Prepping for the Unknown of 2021 Part 1: Creating & Converting Leads, You Can’t Do One Without the Other

Preparing your home improvement business for 2021

2020 has been a hurricane of good and bad for everyone. Thankfully, the home improvement industry has seen year-over-year growth of over 20%. 2021 is shaping up to be a complete unknown, though, with unclear job growth reports and a virus that has completely disrupted our lives.

Hearth has compiled the best national organizations, industry gurus, and top contractors across all components of home improvement, to deliver a 5-Part webinar series that can serve as a playbook for the best-practices to ensure a successful 2021. We’re covering everything from successful lead generation, to selling systems, to saving timing and money on the tedious operations of your business.

Part one of our series, Creating & Converting Leads, You Can’t Do One Without the Other, kicked off this past Weds, Oct 30th. It was an insightful event full of actionable information to apply to your business.

The panelists:

We were joined by:

  • Steve Weyl – Former CEO of $100M Abel Roofing

  • Tony Gee – 15 years contractor and expert lead generator for over 11K contractors.

  • Alan McKenna – Creator of the Ultimate Rainmaker — the #1 re-hash program in home improvement.

  • Caleb Nelson, founder of Destination Motivation, helping businesses close more deals with vacation vouchers and incentives

  • Gabe Hirsch – Director of Strategy and Business Development @ 1800Remodel, a top lead generation organization for home improvement companies

Industry Trends

When thinking ahead to 2021, it’s worth first taking a step back to understand the larger macroeconomic situation that we find ourselves in. The below stats are the reason we put together this series to cover what you can be doing as a business during this changing economic, political, and social climate.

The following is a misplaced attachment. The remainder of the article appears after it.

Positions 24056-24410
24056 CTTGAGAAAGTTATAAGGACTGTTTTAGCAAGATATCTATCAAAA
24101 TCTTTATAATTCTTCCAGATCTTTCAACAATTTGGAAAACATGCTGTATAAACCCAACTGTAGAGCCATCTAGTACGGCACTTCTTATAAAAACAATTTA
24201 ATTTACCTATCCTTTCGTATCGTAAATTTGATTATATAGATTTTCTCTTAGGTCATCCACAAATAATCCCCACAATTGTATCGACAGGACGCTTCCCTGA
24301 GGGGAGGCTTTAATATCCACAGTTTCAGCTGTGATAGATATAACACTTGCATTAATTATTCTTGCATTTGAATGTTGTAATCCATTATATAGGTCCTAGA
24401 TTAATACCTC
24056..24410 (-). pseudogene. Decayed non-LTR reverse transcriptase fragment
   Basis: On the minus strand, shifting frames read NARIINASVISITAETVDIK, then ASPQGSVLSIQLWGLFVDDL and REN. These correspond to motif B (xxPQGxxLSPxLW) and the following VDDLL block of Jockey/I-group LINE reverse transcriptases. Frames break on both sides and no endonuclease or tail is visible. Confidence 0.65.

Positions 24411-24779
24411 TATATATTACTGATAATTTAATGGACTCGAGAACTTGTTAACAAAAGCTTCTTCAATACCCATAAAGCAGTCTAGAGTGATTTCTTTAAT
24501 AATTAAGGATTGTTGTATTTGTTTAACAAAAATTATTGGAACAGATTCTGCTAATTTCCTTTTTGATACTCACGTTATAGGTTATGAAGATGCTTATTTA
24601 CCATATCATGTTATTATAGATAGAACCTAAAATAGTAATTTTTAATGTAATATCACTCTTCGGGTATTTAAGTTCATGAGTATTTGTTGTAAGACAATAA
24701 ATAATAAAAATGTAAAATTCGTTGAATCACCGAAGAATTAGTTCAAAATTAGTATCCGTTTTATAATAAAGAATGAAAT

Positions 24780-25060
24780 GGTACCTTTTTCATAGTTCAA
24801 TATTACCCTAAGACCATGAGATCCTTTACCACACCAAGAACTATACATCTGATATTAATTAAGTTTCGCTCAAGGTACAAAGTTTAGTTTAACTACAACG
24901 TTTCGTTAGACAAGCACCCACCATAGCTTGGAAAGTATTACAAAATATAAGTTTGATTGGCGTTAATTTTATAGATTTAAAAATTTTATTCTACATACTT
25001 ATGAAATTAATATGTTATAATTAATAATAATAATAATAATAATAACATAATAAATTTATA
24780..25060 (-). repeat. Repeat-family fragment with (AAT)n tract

• 40% of US adults living in cities in 2020 are considering moving to the suburbs

  • Millennials are the fastest-growing segment of home-purchases, representing 38% of the market and with an average age of 31

  • 53% of homeowners spend 1-5 hours conducting research before submitting a request

  • 42% of homeowners plan to conduct 1-5 additional hours of research before hiring a contractor

  • only 8% of homeowners will receive one quote for a job

Lead generation

The first topic on the panel was lead generation.

Lean on the experts

As a lead generation guru for over 11,000 businesses, Tony’s advice hinged on using expert playbooks to generate leads. Instead of re-inventing the wheel, find experts that have already succeeded in generating leads. The more niche the expert, the better chance they can help your business find success. For example, a plumbing lead generator, like Tony will be able to provide far more meaningful insight for plumbers than a general contractor lead generator.

”Find the people already doing what you wish you could do since they’ll have a blueprint of what works.”

Double down on creativity

We run into this same conversations at Hearth as we think about promoting our product. How do we stand out from our competitors that flood some of the same lead generation channels as us?

One of our favorite answers is creativity. Gabe from 1800Remodel emphasizes that while it’s important to identify your core channels for generating leads, you should always be open to what’s next around the corner.

Instead of being overly reliant on just one channel, continue searching for new ways to generate leads. You never know what might stick or when your one or two successful lead generation techniques will dry up. You certainly don’t want to be caught flat-footed.

We talked to a roofing customer of Hearth recently, for example, who sends sales reps to neighborhoods that just got hit by storms. They go around looking for damaged roofs and knock on doors to tell homeowners they can get a replacement covered by insurance. They’ve been able to stand out from the competition big-time.

Add value, and don’t always sell

Tony makes a great point as well that the focus for lead gen can’t always be around selling and promoting your service. We all know the companies that seem to only be promoting themselves and trying to win the deal. While it can be tempting in the short term to hit your sales targets, in order to build homeowner trust and grow your brand, you have to also add value.

Tony refers to these as “value bombs.” It could be examples of the best projects in your area, data around how renovations increase the value of a home, or even articles discussing what to look for in the next contractor someone hires.